In many horror novels or movies, the landscape becomes a malevolent force.  Maybe it’s because of the casual harm inflicted by humans, maybe it’s some long suppressed psychic energy, but people suffer from disturbing or arousing the spirit. 

In Matthew Neill Null’s debut novel, Honey from the Lion, set in West Virginia at the beginning of the 20th century, it’s the land that suffers from human commerce—horrors that are as atrocious as any visited on human communities in film or war. Great lumber companies are busy cutting every tree in the state, “enough timber,” as one character tells the timber wolves (those men cutting down, for a couple bucks a day, the pines and spruces and firs), “to reach the moon and back thrice over.” This landscape is disappearing, and, though mute in the novel, is, as Null claims, “like a Greek Chorus, giving an implied judgment on the human actors.” The landscape is not only an important character in the novel, but Null, a native of West Virginia, writes about the landscape’s very psychology with as much nuance and attention as he gives to the novel’s humans. 

And those human characters—judges and statesmen, working poor and revolutionaries, peddlers and preachers—are rendered whole, complete, with as much detail and scope as provided by a traditional 19th century narrative master. Null’s novel makes use of an omniscient narrator so as “to encompass an entire world in the way that Garcia Marquez, Shirley Hazzard, and Faulkner manage in their fiction,” as he explains. Honey from the Lion’s narrative voice travels back and forth in time, so that, even with the secondary characters, the reader has a sense of the scope of each human life.

These lives include both the historical gods of traditional patriotic narratives—the politicians and entrepreneurs, those Robber Barons who Null imagines, in part, as he says, as akin to the “Old Testament Fathers”—whose names grace towns and monuments, but also the unsung characters of so many epics, those who toil in service to feed the money coffers of others, named and given their place at the narrative table in Null’s novel, extending the novel’s scope and canvas. For example, in this world of largely male enterprise and labor, an immigrant woman helps those timber wolves who hope to unionize while she pines for her husband who left her and who has aroused her sympathy for radical causes. But Zala is no stereotype or cipher; Null develops her into a fully formed character, psychologically complex and fully human. This immigrant story is a compelling narrative line in Null’s novel: those working in the timber camps and those serving the workers’ needs, commercial and personal (for a price). Honey from the Lion depicts this corner of America, West Virginia, as a grand melting pot, with all the striving and suspicion that has informed our political landscape for centuries.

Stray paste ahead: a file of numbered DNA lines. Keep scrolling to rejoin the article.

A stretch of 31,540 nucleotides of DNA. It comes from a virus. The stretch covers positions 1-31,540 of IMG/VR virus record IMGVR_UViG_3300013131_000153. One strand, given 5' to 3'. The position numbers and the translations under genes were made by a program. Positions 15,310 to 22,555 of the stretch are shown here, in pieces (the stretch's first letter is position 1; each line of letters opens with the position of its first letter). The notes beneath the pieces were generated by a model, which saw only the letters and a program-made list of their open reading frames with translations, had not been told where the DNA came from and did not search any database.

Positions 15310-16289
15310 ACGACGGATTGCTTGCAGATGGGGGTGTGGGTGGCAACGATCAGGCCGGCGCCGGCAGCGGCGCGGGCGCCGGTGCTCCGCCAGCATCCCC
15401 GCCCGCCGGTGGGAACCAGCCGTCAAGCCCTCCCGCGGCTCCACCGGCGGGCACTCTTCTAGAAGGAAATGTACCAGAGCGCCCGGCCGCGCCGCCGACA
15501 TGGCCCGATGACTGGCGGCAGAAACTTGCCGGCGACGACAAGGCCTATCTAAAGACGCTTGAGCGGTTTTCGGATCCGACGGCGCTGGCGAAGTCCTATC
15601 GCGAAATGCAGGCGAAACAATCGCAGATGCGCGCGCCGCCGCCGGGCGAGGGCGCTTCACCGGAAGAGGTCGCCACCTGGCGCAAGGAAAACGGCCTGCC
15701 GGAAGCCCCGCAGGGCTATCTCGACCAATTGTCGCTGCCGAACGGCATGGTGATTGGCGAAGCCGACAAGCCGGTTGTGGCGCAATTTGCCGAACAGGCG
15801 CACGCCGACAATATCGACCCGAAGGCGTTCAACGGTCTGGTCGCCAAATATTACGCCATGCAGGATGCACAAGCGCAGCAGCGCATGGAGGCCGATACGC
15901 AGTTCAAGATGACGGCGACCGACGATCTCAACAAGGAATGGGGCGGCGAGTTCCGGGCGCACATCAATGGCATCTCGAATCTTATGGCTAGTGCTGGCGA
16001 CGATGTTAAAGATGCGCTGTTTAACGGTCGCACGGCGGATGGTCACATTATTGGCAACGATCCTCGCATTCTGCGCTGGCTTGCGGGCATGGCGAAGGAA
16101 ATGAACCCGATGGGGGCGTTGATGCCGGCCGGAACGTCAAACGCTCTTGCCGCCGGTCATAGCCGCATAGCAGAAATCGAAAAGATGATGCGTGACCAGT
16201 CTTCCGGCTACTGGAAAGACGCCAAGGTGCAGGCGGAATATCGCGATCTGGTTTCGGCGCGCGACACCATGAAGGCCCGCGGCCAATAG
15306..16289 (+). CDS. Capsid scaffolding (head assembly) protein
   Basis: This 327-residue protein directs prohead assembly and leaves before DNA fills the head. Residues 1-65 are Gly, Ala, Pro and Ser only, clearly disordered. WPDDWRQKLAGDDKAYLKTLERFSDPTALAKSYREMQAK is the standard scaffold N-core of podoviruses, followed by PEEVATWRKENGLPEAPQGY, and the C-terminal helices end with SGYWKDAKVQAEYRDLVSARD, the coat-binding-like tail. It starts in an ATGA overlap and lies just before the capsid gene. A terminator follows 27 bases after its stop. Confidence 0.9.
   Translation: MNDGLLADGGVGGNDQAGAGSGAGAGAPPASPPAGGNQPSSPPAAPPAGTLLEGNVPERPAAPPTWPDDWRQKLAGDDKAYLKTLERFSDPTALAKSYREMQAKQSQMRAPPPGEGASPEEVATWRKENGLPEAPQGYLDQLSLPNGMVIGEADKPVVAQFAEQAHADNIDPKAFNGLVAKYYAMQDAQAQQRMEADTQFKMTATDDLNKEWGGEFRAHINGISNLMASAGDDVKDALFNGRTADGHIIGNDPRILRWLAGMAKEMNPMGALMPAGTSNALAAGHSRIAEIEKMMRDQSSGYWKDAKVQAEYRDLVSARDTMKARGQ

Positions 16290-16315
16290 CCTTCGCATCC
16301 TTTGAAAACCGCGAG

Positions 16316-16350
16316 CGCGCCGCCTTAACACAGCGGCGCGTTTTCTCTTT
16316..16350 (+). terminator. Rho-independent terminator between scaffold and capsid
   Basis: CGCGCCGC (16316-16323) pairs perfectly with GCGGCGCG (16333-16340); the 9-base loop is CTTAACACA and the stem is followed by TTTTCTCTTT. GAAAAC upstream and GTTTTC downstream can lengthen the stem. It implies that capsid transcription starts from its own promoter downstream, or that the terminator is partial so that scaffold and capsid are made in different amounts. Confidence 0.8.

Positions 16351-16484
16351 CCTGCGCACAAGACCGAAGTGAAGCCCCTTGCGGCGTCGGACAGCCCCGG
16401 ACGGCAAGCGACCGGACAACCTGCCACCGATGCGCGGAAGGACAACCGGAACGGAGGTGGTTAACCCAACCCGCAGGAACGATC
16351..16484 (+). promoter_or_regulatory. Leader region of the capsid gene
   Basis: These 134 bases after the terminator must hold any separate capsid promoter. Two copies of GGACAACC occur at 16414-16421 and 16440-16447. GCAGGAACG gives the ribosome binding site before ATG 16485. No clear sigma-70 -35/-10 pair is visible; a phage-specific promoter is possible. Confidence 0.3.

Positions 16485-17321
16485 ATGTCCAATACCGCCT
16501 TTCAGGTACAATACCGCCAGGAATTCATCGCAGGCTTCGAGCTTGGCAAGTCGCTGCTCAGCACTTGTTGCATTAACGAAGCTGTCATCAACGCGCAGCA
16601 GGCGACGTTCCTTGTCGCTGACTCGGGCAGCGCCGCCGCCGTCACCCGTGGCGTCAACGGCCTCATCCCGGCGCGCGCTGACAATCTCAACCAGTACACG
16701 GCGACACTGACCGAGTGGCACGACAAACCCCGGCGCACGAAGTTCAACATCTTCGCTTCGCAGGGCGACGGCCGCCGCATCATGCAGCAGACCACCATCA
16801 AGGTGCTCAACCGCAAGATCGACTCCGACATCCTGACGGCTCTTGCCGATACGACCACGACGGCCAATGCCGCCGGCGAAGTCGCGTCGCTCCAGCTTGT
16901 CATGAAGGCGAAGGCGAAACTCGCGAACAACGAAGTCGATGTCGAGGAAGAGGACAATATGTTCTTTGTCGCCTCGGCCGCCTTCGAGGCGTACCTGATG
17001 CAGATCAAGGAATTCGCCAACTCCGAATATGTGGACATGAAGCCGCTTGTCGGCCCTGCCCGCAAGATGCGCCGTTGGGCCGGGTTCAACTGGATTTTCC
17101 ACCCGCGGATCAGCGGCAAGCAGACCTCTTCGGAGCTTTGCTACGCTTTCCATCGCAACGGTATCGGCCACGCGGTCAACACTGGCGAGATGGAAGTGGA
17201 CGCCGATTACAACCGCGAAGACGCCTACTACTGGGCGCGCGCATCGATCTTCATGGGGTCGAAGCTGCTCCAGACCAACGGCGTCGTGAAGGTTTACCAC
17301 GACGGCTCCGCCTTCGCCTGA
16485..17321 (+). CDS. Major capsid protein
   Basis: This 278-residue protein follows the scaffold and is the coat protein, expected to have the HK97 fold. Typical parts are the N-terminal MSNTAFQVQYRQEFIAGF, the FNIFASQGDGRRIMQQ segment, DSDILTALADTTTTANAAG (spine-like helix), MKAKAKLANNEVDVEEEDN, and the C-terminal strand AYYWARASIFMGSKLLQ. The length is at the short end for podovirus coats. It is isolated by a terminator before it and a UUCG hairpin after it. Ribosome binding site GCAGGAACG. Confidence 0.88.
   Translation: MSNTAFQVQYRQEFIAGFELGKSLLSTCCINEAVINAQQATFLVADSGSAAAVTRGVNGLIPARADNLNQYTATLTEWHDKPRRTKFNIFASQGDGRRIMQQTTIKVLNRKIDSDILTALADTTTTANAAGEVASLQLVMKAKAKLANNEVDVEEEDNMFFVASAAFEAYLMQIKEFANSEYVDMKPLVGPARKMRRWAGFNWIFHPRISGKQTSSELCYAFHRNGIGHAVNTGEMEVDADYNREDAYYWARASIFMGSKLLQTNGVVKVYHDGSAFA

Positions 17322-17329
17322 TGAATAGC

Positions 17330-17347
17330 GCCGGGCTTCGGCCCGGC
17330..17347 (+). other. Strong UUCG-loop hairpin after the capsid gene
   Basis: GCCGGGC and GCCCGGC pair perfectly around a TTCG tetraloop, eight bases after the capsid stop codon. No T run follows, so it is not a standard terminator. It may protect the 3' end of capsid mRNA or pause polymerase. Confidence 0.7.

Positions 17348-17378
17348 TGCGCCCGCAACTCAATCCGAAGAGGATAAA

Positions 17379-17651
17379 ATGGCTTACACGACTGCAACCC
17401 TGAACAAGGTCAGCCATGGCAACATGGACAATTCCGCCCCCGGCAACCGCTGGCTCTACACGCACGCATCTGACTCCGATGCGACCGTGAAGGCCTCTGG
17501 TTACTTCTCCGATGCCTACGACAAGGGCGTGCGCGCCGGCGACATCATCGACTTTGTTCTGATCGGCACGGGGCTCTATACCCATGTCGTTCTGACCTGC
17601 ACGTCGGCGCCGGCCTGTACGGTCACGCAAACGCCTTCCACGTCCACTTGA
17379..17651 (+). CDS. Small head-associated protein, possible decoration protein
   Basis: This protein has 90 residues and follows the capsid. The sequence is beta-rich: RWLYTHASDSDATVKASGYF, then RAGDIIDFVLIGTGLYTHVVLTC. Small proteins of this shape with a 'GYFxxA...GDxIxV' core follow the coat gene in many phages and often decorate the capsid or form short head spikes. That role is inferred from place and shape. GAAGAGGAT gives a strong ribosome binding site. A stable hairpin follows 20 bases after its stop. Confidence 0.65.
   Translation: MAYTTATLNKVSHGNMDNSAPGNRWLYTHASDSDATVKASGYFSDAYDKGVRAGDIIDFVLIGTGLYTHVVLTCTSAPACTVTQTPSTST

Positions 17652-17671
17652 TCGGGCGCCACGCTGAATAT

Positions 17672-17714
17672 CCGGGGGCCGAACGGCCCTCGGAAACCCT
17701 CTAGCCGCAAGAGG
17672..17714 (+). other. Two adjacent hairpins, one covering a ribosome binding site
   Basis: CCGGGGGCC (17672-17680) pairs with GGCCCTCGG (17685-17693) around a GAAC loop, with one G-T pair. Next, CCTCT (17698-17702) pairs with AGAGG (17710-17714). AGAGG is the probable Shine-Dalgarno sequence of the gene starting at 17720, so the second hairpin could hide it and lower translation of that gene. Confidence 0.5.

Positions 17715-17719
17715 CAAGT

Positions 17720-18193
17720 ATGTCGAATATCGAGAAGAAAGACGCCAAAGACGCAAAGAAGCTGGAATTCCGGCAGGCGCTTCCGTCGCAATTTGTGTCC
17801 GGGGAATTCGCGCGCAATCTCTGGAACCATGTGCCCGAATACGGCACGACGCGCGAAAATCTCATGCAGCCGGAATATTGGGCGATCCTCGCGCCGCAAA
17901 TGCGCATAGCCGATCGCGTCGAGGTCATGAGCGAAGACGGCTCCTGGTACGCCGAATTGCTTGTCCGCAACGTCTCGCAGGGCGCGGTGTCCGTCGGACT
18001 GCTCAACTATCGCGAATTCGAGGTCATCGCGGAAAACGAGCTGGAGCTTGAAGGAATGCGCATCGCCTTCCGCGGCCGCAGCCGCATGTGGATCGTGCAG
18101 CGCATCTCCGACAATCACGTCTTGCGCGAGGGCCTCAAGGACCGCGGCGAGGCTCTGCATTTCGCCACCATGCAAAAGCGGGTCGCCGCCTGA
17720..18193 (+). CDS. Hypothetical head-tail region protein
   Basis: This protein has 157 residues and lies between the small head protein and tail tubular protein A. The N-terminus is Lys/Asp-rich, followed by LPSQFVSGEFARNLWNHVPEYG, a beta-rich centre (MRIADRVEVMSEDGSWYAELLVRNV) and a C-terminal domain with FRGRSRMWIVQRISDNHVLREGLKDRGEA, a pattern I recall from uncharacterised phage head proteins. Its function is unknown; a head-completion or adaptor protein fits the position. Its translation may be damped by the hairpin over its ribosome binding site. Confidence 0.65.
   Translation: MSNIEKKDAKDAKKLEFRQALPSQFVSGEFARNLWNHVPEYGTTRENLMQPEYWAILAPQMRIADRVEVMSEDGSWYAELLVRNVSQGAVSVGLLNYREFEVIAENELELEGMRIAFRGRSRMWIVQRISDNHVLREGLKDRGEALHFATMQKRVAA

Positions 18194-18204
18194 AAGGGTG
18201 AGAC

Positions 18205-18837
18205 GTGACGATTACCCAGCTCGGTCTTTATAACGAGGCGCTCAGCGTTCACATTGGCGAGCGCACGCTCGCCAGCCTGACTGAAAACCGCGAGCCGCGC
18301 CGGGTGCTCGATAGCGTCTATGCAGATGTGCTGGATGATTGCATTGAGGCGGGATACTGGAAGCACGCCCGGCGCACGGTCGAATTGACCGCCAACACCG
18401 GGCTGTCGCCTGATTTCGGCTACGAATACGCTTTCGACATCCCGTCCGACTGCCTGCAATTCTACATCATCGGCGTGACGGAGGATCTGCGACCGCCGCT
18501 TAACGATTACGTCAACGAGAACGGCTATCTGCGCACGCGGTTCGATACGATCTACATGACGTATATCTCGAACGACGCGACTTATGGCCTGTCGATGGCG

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Honey from the Lion employs a wide cast of engaging characters, but the primary focus narrows to one of the owners of the Cheat River Paper & Pulp Company; an embittered judge, Randolph, who feels he has never had his public due; one of the timber wolves, whose nickname, Cur, in part acknowledges his drifting quality; and a preacher, Seldomridge, a man of genuine faith (that is, he wants to believe so strongly that he is compelled into doubt, even, as Null explains, “to the point of disbelief”) and with a gift to see, Cassandra-like, the truth (and to have his truth ignored or unacknowledged or threatened by the public powers).

Although the novel’s events largely take place in the early 1900s, Null is writing just as much about West Virginia today. “I wanted to create an emotional bridge between those characters in 1904 and our own experience today,” Null says. “The novel goes back to a 19th century sensibility and industry, in the harvesting of timber, but since then, we’ve extracted coal and oil, and now it’s gas from Marcellus shale. We have a consistent pattern of exploiting resources without an end goal in mind.” Null Cover

Null brings narrative strengths to this account of resource depletion, to this depiction of the eradication of natural beauty, where trees are a rarity, trout die in muddy trickles, and the magnificent predators—lions, foxes—are driven from their habitat (though not before propelling the novel toward its tragic conclusions, as in Greek epics). Null’s novel distills the bitterness of the human condition but he also demonstrates a comic sense of tragedy (witness the characters of Blue Ruin or Constable Green). Null’s technique compels the reader’s admiration: the orchestrated movements of the novel (the prelude, the vast scale of the middle sections, and then the exacting closure with a few lessons of the world finally understood and mean egotism dropped for some form of service to others), the use of motifs as in a musical score, and the protein-rich and muscular prose of the work, each sentence stripped of fat and verbal flimsy. It’s a novel to chew on, masticate over—form and style, themes and characters. 

This long narrative journey, of characters and readers alike, circles toward a truth about West Virginia—and the larger world today. “Some more sustainable way of living with our resources should be found,” Null says. “We’ve lived in a boom and bust cycle too long.” Null extends this edict beyond the timber, coal, and shale cycles of West Virginia to those global territories temporarily blessed with their coveted monoculture resources—to Nigeria, the Middle East, Mongolia. Otherwise, Null prophesizes, “Once the resources are totally exhausted, there will be no work there, no way to sustain human life in these places. We’ll have in some future time a pristine landscape empty of people.” So, no one to read such a deserving novel.

J. W. Bonner teaches in the Humanities Department at Asheville School in Asheville, North Carolina.